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Doug Johnson's Tech Proof

Netbooks and
Computing In the Clouds


Two years ago this month, I wrote in the column Disappointed Again, there still isn't a device available that's right for kids and schools," and listed a set of features a computer would need to have for my district to even consider one-to-one computing.

Gulp! That device might be here. Or maybe I should say that species of device might be here -- the netbook.

A netbook according to Wikipedia is a category of small-sized, low-cost, light weight, lean function subnotebooks optimized for Internet access and core computing functions (e.g., word processing) -- either directly from applications installed on the netbook itself or indirectly via cloud computing.

In October 2008, eight of the ten best-selling computers on Amazon were netbooks. The ones I am familiar with are Dells Inspiron Mini 9, HPs 2133, the Asus Eee, Intels Classmate, and the Acer Aspire. (Apple really doesnt have a horse in this race unless you consider the iPod Touch. Its a marvelous device, but not a true netbook.) More models from more manufactures are on the horizon. Negropontes OLPC (One Laptop Per Child) project gave the development of this product urgency for commercial manufacturers. The OLPC XO itself will be commercially available soon, according to the OLPC web site.

Most netbooks share these characteristics:

  • light weight -- 2-4 pounds
  • small screen -- 7-9 inches
  • static memory instead of a hard drive
  • mechanical keyboard, usually smaller than full-sized
  • wireless Internet connectivity
  • web-cam, microphone, and speaker
  • USB ports and memory card slot
  • price less than $400

Although some of these netbooks run Windows, most come with some flavor of the open-source operating system Linux. They also often come bundled with an open source productivity suite like Open Office and a web browser like Firefox.

The devices will allow students to work offline writing papers, using spreadsheets, and designing slideshow presentations, however they are designed to be used in a cloud computing" environment. With cloud computing, most of ones work is produced, saved, and shared on the Internet or on a schools intranet.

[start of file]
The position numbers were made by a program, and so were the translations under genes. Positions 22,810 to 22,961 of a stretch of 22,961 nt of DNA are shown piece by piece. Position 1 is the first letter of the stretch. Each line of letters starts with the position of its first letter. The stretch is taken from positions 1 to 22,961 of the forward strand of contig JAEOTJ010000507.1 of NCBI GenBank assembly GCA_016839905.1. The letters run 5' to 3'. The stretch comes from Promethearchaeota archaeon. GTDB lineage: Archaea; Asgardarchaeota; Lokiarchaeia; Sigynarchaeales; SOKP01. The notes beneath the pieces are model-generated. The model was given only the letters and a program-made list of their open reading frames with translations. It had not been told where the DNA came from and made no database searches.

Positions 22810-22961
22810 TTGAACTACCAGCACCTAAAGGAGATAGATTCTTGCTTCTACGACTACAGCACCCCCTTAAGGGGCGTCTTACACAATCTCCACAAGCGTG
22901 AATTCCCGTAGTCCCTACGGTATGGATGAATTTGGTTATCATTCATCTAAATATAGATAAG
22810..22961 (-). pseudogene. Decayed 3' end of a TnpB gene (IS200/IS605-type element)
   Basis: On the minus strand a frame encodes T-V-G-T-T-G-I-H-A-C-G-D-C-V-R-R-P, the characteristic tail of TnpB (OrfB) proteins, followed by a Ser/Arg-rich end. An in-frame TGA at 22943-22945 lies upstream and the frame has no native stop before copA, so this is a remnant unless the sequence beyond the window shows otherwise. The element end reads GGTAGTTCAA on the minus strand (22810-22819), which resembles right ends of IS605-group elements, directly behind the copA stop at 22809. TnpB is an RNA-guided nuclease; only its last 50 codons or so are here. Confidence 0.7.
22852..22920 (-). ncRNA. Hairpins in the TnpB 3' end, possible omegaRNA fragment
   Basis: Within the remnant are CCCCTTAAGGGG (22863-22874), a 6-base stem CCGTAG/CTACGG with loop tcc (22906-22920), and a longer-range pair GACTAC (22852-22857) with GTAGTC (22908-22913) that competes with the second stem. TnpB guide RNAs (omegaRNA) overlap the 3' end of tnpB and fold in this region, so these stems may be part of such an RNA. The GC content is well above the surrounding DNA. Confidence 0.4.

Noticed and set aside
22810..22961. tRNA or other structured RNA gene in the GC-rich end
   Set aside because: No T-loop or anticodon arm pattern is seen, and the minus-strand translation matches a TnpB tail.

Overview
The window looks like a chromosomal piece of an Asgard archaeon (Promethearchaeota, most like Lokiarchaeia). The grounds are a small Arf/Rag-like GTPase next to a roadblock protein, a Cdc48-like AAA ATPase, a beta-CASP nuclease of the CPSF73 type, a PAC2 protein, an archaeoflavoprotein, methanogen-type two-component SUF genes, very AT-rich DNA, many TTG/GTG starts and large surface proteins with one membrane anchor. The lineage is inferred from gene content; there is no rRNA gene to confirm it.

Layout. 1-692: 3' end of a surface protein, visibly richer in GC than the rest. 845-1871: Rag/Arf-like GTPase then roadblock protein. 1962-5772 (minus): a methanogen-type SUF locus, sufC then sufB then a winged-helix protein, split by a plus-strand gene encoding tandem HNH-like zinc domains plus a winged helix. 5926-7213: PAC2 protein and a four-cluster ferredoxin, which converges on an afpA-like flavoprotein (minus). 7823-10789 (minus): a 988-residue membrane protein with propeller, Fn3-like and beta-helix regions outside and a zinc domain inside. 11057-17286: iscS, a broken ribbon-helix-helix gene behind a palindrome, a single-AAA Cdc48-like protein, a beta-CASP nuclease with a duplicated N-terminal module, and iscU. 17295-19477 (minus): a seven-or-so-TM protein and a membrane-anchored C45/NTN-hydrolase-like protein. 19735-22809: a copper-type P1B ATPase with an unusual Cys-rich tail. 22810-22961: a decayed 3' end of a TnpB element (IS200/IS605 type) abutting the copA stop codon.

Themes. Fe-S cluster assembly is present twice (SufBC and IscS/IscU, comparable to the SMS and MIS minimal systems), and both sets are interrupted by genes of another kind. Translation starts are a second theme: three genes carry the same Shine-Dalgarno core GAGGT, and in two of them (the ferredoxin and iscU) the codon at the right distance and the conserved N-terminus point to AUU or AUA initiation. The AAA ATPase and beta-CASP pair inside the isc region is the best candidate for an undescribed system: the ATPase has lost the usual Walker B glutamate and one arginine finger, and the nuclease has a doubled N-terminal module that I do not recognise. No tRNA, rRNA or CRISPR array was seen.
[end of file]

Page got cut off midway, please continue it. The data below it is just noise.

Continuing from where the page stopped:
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Given an Internet connection, a netbook user already can write, create spreadsheets, design presentations, and edit audio, photos, and video using web-based products. E-mail and web site hosting is now done by an ASP (Application Service Provider). Online file storage is cheap and plentiful. Many of the services are free -- or at least monetarily free -- supported by advertising you pay for with your attention and clicks.

Ive asked before in this column if Educational Climate Change is ahead. Its timelier now than ever to consider the impact of these devices on our classrooms, libraries, and school systems. At $350 per machine, Id bet dollars to doughnuts that even in these tough economic times, quite a number of students will be getting a netbook as a gift this holiday season.

Now is the time to consider:

  • Does your school have a policy about student-owned devices? (Parents will not allow a simple ban on them, anymore than they allowed schools to ban cell phones.)
  • Does your school have the reliable, adequate, and secure wireless infrastructure to support dozens, if not hundreds, of student-owned netbooks?
  • Will your teachers have the training, resources, and strategies to use netbooks to improve student learning?

If those questions arent enough, lets add one. Some schools in South American countries are not directly providing Internet access to student, but instead working out individual access for each student using cell-phone signals for a small sum each month. (EVDO access is available in the United States, but at a premium price.)

So what happens when students not only dont need schools to provide them with computers, but with Internet access either?

I believe the term being used is disruptive technology." Google it.

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Article by Doug Johnson
Education World®
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